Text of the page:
That the desire to return to their Tahitian “wives” was the overriding reason many joined the Bounty mutiny. Bligh alone alleged this. Others, mutineers and loyalists alike, blamed Bligh’s behaviour.
That the Bounty mutiny was one of the worst in the Royal Navy in this period – it wasn’t. No one died or was even injured. There were more serious mutinies elsewhere. What made the Bounty story stand out to the public of the 18th century, much it does to us today, was the extraordinary circumstances of the exotic location, the reputed lure of the Tahitian women and the clash of personalities on board, so well documented in journals, books and court martial records.
Q: What impact did the British have on the Pacific Islands and Australia in this period, and what do you see as the legacy of this interaction?
A: A Tahitian account of the islanders’ reaction to the first foreign arrivals aboard the British ship HMS Dolphin suggests the islanders were initially awestruck at what seemed to them “a floating island” but then attacked the Dolphin in war canoes to be driven off by cannon - a weapon unknown to them – only for a friendship to develop, leading to those on both sides weeping at parting.
This pattern of friendship interspersed with misunderstanding and violence typified relations between the British and the Pacific islanders, not only on Tahiti but elsewhere such as in Hawaii where islanders clubbed Captain Cook to death in 1779.
In Tahiti friendly relations, once established, persisted and the island swiftly acquired a reputation as a lotus-eating, permissive Utopian paradise.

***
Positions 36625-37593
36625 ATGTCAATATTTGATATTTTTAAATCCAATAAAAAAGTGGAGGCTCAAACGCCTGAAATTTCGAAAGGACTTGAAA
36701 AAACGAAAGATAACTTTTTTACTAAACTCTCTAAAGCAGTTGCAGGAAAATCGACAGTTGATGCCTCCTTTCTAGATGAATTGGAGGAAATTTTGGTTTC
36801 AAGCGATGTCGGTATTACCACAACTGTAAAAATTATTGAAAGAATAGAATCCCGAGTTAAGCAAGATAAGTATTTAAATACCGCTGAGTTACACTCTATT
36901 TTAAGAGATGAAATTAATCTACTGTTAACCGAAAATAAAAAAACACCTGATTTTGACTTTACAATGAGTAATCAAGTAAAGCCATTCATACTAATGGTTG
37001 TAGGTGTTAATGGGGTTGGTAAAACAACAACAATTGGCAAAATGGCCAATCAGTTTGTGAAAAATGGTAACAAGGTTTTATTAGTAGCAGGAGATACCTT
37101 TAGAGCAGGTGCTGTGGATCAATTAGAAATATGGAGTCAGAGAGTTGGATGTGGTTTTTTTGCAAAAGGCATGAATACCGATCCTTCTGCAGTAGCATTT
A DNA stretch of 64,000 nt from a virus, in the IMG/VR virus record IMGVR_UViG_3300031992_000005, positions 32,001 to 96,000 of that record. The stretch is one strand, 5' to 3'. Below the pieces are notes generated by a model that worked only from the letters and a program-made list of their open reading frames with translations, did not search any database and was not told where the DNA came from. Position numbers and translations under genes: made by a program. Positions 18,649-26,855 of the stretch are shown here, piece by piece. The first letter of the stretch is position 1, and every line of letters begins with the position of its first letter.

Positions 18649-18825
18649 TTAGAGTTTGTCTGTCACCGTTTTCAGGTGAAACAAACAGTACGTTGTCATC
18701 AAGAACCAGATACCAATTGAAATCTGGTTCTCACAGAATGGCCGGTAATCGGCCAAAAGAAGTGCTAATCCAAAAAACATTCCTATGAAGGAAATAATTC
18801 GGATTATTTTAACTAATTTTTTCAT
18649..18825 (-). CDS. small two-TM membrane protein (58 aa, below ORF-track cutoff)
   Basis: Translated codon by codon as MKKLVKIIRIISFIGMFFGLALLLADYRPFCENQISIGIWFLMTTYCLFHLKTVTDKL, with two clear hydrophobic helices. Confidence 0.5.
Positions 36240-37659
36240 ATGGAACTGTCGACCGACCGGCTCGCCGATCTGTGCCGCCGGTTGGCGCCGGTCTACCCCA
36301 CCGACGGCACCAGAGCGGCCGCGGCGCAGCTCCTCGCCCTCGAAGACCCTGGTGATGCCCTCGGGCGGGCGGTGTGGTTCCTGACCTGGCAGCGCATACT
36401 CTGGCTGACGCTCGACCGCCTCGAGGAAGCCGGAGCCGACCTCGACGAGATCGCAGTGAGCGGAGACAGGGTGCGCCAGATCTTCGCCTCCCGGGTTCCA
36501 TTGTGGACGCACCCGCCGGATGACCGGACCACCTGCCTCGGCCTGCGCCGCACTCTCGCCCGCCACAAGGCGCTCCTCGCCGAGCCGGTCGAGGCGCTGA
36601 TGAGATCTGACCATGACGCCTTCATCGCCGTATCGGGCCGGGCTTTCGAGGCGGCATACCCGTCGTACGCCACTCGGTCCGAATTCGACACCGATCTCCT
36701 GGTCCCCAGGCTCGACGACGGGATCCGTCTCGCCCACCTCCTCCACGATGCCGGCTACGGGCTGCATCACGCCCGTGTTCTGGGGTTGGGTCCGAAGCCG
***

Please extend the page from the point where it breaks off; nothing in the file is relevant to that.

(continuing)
However, by the time of Cook’s final visit – Bligh was with him - Cook could already foresee the catastrophic consequences of the Europeans’ arrival, bringing venereal and other diseases and giving the islanders an appetite for firearms and alcohol. When Bligh returned on the Bounty he also decided the Tahitians would have been better off if the foreigners had never come.
What happened in Australia was much worse. The Tahitians had rulers and a social structure that the status-aware British could relate to and respect. The Aboriginal people who lived communally with few possessions seemed to the British more primitive.
Although Captain Arthur Phillip, commander of the fleet bringing the first convicts to Australia, tried to interact humanely with the indigenous people and learn their customs, the British swiftly appropriated the Aboriginals’ lands, fishing and hunting grounds. Smallpox and other "foreign" illnesses decimated their communities even more than those on Tahiti.
Q: How was the book's title chosen, and what does it signify for you?
A: The title is my attempt to encapsulate the book in three words. It reflects the irony that from the moment Europeans first encountered the beauty of Tahiti and of its people who appeared to lead an effortless existence plucking fruit from the trees in a sexually permissive Utopia, they without exception described it as a paradise on earth.
Yet the arrival of newcomers in the South Pacific – not just of sailors in Tahiti but also of literally enchained convicts in Australia – subjected and subsequently subjugated the indigenous peoples to the new arrivals’ ideas, diseases and greed with disastrous consequences, fettering their cherished freedoms and cultures for generations.
And although less significant for the region, after their break for freedom both the Bounty mutineers and the escaped convicts were once more put in chains for shipment back to Britain.
Q: What are you working on now?
A: As well being interested in exploration, I’m drawn to big strategic subjects closer to our own times, hence my books like Before the Fallout: From Marie Curie to Hiroshima about the development of atomic science and A Higher Form of Killing about the first use during World War One of new weapons like submarine-fired torpedoes, aerial bombardment and chlorine gas – the latter sadly familiar today from reports from Syria.
My next subject will be the 1945 Yalta Conference, a human drama in which Roosevelt, Churchill and Stalin planned the end of the “hot war” and in their decisions about the partitioning of the post-war world inaugurated a “cold war.”
Q: Anything else we should know?
A: Recently I was delighted to act as historical consultant and to appear in National Geographic TV’s newly-transmitted Origins series exploring important milestones in our human story.
--Interview with Deborah Kalb. Here's a previous Q&A with Diana Preston.